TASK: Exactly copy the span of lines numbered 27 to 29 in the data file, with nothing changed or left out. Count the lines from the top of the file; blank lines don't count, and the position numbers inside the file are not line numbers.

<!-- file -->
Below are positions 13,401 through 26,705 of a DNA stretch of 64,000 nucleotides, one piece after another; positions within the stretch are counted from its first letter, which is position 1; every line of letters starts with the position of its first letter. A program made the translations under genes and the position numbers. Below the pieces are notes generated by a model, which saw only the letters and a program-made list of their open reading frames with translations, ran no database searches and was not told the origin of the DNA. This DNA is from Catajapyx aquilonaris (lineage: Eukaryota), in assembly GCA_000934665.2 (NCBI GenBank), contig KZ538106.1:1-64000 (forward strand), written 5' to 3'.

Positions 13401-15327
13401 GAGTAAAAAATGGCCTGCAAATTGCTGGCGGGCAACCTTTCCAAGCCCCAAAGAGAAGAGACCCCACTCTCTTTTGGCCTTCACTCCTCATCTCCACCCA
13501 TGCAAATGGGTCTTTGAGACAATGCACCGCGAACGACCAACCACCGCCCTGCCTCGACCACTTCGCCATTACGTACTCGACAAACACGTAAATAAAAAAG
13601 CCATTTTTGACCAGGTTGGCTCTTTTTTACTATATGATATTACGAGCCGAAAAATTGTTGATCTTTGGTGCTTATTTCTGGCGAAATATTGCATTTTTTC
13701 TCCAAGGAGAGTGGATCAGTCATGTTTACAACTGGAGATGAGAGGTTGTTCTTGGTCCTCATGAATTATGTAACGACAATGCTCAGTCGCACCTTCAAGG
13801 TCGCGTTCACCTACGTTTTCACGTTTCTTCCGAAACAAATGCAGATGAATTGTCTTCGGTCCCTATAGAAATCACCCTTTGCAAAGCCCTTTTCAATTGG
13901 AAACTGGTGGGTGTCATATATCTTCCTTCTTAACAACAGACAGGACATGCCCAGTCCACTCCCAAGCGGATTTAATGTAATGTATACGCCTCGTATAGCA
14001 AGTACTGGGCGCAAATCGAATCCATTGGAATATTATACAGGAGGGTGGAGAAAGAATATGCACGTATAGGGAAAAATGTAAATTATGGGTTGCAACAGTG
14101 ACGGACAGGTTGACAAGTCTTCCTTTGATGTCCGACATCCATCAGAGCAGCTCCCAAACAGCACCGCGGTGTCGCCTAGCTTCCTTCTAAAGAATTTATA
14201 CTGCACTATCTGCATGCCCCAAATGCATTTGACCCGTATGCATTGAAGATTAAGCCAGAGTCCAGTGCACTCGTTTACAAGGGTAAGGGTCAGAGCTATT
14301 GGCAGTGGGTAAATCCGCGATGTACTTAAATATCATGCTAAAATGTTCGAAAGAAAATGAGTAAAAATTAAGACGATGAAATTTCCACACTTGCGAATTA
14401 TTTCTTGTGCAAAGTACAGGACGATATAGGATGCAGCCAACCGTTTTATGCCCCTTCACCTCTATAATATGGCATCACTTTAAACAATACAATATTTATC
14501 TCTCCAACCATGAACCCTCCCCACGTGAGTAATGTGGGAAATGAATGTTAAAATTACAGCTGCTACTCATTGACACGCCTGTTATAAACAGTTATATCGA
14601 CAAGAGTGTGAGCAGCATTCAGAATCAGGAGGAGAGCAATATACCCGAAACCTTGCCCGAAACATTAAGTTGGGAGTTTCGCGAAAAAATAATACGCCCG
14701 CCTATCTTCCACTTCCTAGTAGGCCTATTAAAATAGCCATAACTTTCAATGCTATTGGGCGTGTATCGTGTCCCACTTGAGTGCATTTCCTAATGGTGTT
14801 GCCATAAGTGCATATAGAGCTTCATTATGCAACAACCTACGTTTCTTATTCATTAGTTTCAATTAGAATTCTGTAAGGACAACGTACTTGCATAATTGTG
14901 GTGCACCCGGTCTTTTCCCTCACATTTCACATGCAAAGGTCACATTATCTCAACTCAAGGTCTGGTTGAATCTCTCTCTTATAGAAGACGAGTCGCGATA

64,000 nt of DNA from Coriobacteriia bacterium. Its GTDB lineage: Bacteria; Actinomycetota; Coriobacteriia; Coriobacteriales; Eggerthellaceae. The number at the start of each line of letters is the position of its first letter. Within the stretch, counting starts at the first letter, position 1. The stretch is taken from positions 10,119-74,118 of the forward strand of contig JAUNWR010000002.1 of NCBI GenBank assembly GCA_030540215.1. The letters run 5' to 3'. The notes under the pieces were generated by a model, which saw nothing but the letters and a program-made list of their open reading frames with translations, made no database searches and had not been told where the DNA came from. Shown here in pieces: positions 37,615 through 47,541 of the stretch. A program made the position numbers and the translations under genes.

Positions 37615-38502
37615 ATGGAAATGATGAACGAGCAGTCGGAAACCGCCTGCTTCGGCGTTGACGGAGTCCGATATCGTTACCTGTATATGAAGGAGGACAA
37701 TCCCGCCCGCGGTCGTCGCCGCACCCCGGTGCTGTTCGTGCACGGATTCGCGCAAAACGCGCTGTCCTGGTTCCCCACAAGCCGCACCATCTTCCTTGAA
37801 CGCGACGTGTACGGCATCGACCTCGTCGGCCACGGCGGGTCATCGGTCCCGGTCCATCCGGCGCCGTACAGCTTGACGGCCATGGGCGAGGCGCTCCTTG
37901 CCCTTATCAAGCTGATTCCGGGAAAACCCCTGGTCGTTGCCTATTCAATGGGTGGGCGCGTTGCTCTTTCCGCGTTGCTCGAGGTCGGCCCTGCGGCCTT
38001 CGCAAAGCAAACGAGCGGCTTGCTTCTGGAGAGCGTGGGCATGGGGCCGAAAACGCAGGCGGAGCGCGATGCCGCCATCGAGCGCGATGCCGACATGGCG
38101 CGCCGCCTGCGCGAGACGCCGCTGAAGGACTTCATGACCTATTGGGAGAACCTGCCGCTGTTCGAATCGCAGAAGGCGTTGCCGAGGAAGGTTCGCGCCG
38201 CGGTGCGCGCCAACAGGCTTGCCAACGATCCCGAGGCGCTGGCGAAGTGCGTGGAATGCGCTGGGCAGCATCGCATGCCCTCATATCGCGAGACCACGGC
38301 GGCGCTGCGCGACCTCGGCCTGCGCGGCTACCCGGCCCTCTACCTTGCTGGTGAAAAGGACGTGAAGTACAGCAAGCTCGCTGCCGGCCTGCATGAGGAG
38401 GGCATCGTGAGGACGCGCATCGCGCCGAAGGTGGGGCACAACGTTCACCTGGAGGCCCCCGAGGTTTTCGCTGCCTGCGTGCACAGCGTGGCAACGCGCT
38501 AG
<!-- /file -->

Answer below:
38201 CGGTGCGCGCCAACAGGCTTGCCAACGATCCCGAGGCGCTGGCGAAGTGCGTGGAATGCGCTGGGCAGCATCGCATGCCCTCATATCGCGAGACCACGGC
38301 GGCGCTGCGCGACCTCGGCCTGCGCGGCTACCCGGCCCTCTACCTTGCTGGTGAAAAGGACGTGAAGTACAGCAAGCTCGCTGCCGGCCTGCATGAGGAG
38401 GGCATCGTGAGGACGCGCATCGCGCCGAAGGTGGGGCACAACGTTCACCTGGAGGCCCCCGAGGTTTTCGCTGCCTGCGTGCACAGCGTGGCAACGCGCT